40 “European court rejects Yukos claims, relief for Russia,” Kyiv Post, September 20, 2011, .
41 “Strasburgskii sud v 2016 rassmotrel svyshe 650 iskov ot rossiyan,” Interfax, February 28, 2017, .
42 Galina Mislivskaya, “Karat ili vospityvat,” Rossiiskaya gazeta, April 5, 2017, .
43 “Vserosiiskii s’ezd sudei,” Kremlin.ru.
44 “Uroven prestupnosti snizilsya” Putin2018.ru, January 15, 2018, .
45 “Moscow Court Overturns Fine for Independent Russian News Outlet RBC,” Moscow Times, March 1, 2017; “’Prigovor otmenit, Dadina osvobodit’,” Kommersant, February 22, 2017, .
46 “KS utochnil, chem vstrecha s izbiratelyami otlichaetsya ot nesanktsionirovannogo mitinga, NTV, November 10, 2017, . Some have speculated that the court’s ruling was partly a response to the well publicized detentions of Alexei Navalnyi in 2017 under the same law. It is worth noting that, when Navalny was detained again in January 2018, after the court’s decision on Dadin, unlike his previous encounters with police, he was released that same day, without charges. Henry Foy et al., “Russian opposition leader Alexei Navalny released after arrest,” Financial Times, January 28, 2018, .
47 Kolesov, “The Shadow of Judgement.”
48 “Presenting national awards for outstanding achievements in human rights and charity work,” Kremlin.ru, December 18, 2017, .
49 Anastasiya Butsko, “Nemetskaya zhurnalistika ukhodit iz Rossii?” Deutsche Welle, January 25, 2013, .
50 “Bureau Chief, Moscow in MOSCOW, Russia, “ Dow Jones Jobs, January 5, 2018, (accessed February 15, 2018). This add is no longer available online, but its key points are reproduced in Tyler Durden’s blog Zero Hedge at .
51 Dmitry Selyavin, “Repressivnyi zakon o mitingakh priznan chastichno nekonstitutsionnym,” Novye izvestia, February 15, 2013, ; “V Moskve vstupil v silu zakon ob organizatsii analogov Gaid-parka dlya provedeniya mitingov,” TopTJ.com, January 7, 2013, .
52 “Russia May Shrink Its ‘Foreign Agents’ Registry by Half,” Moscow Times, March 24, 2017, ; “Zasedanie Soveta po razvitiyu grazhdanskogo obshchestva i pravam chekloveka,” Kremlin.ru, October 30, 2017, .
53 Holman W. Jenkins, Jr., “Anatomy of a Witch Hunt,” Wall Street Journal, June 20, 2017.
54 W. Lance Bennett, “Constructing Publics and Their Opinions,” Political Communication 10 (April 1993): 114; Murray Edelman’s pioneering work on category mistakes and public opinion, both published and unpublished, is cited in the first chapter of Amy Ansell, New Right, New Racism (London: Macmillan Press, 1997); W. Lance Bennett and John D. Klockner, “The Psychology of Mass-Mediated Publics,” in Ann N. Crigler, ed., The Psychology of Political Communication, (Ann Arbor, MI: University of Michigan Press, 1996): 93.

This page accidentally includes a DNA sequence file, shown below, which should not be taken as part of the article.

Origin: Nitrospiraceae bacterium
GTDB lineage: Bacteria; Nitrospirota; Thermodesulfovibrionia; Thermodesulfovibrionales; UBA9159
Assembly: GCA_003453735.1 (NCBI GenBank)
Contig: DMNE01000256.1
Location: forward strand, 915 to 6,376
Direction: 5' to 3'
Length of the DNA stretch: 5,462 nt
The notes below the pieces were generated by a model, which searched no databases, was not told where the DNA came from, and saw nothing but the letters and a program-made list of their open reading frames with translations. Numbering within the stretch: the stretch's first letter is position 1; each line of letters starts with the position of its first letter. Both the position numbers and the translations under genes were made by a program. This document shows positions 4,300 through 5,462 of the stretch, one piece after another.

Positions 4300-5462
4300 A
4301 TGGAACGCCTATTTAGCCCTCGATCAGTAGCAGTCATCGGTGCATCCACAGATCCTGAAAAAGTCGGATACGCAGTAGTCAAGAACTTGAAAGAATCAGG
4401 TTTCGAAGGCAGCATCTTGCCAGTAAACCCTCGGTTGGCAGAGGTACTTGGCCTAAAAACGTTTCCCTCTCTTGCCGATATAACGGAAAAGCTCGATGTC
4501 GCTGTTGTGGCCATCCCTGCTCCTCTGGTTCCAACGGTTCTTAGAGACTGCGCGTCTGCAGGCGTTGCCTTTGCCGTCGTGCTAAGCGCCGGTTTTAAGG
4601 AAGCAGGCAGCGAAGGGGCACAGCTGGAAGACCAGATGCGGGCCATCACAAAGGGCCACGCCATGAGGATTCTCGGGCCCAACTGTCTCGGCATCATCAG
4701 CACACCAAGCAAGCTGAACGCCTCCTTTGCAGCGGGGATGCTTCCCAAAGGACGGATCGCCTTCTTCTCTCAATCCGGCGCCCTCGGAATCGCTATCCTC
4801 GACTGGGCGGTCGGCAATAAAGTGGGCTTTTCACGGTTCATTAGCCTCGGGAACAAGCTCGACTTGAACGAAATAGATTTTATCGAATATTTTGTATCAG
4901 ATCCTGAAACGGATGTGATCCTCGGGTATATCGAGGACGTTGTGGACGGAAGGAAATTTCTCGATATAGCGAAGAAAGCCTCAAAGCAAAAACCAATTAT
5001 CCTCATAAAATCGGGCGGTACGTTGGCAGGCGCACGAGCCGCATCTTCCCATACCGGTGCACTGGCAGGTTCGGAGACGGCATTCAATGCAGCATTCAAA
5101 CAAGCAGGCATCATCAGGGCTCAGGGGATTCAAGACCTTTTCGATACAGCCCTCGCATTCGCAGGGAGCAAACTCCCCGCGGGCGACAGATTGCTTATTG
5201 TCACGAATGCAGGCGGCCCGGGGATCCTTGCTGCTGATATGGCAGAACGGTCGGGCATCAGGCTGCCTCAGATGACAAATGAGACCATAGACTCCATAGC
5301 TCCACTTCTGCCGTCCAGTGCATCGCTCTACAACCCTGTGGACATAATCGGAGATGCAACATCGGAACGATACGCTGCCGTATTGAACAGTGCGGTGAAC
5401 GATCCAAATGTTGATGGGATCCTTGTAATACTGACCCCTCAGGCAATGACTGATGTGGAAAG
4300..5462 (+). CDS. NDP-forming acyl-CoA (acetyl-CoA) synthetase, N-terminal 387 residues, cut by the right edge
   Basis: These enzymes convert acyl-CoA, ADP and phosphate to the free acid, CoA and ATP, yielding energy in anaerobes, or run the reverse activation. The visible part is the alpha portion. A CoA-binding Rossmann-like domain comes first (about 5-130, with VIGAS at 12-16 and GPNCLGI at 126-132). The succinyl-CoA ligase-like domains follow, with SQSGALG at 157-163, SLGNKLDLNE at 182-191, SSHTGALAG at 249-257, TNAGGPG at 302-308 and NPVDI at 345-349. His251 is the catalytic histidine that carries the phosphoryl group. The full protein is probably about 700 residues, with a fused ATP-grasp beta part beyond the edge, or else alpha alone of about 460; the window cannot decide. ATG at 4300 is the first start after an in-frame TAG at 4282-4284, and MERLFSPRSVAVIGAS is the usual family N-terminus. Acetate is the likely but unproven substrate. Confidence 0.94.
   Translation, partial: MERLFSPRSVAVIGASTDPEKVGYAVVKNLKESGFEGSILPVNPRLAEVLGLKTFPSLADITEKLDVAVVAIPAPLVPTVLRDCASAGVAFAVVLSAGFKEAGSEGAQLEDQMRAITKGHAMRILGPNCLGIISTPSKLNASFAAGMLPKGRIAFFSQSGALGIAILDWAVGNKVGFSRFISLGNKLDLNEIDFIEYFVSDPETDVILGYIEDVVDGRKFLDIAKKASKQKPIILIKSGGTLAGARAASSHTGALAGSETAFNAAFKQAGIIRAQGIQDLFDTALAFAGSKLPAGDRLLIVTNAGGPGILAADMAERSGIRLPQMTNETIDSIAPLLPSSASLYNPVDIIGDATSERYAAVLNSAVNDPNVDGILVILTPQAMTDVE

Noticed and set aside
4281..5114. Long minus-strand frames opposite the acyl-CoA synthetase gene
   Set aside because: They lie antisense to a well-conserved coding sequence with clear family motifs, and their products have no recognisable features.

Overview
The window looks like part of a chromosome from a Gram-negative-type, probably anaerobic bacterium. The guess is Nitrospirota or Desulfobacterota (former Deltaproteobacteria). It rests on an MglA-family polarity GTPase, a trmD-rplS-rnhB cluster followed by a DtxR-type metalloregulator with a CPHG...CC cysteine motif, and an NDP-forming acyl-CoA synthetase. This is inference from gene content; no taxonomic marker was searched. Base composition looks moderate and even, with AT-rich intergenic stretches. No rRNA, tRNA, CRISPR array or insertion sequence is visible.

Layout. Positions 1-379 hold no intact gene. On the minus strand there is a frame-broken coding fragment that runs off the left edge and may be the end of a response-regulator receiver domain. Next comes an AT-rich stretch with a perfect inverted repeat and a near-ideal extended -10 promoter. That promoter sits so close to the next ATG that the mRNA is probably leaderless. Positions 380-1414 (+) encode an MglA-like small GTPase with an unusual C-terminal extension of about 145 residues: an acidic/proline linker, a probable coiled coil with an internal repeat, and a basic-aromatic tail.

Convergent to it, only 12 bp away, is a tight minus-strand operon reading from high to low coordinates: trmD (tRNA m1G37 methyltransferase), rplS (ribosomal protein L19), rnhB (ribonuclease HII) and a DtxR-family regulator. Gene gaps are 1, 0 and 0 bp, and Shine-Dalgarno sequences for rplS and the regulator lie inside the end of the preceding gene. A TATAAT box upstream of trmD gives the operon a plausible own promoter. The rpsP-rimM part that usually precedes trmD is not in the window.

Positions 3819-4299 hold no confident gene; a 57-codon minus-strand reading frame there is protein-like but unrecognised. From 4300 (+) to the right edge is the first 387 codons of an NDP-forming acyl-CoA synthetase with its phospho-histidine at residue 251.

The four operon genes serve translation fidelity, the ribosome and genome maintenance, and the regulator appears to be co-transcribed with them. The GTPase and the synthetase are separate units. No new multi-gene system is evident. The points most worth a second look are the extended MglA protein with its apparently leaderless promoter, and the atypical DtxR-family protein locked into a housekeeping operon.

55 “Economic meltdown scenario piles pressure on Russia and the west,” The Guardian (UK), July 23, 2014; Joseph R. Biden, Jr. and Michael Carpenter, “How to Stand Up to the Kremlin: Defending Democracy Against Its Enemies,” Foreign Affairs (January/ February 2018), .
56 Brian Bonner, “Former US secretary of state Albright: Putin lies to Russian people ‘on an hourly basis,” Kyiv Post, May 26, 2014, ; As professor Ivan Kurilla notes, “Good Russian people vs. bad Russian government” has been one of two persistent strands in American attitudes toward Russia, the other being and the messianic perception of the American mission toward Russia. Pavel Koshkin, “Lack of experts can stimulate Russian studies programs in the US,“ Russia Direct, January 6, 2016, .
57 “No need to raise retirement age in Russia until 2050,” Itar-Tass, March 25, 2013, .
58 “About 13% of Russian population live below poverty line,” TASS, December 28, 2017, .
59 “Living Wage Calculator,” MIT.edu, .
60 “Russian economy under Putin: Quality of life tripled, foreign debt fell 75%” RT.com, January 27, 2018, .
61 Samuel Greene and Graeme Robertson, “Putin and the Passions,” Moscow Times, March 21, 2018, ; Timothy Frye et al., “Is Putin’s popularity real?” Post-Soviet Affairs, vol. 33, issue 1 (2017): 1-15, .
62 “Nicolas Sarkozy joins David Cameron and Angela Merkel view that multiculturalism has failed,” Daily Mail, February 11, 2011, <www.dailymail.co.uk/news/ article-1355961/Nicolas-Sarkozy-joins-David-Cameron-Angela-Merkel-viewmulticulturalism-failed.html#ixzz1vtyOEMPX>.
63 For Putin there is an inherent (“God-given”) value to diversity among nations. Vladimir Putin, “Zasedanie mezhdunarodnogo diskussionnogo kluba ‘Valdai,” Kremlin.ru, November 19, 2013, ; For then president Dmitry Medvedev, Russia should not “get involved in discussions about multiculturalism’s collapse” because it may lead to the “destruction of traditions.” “Medvedev Defends Dream of Unified Nation,” Moscow Times, February 14, 2011, .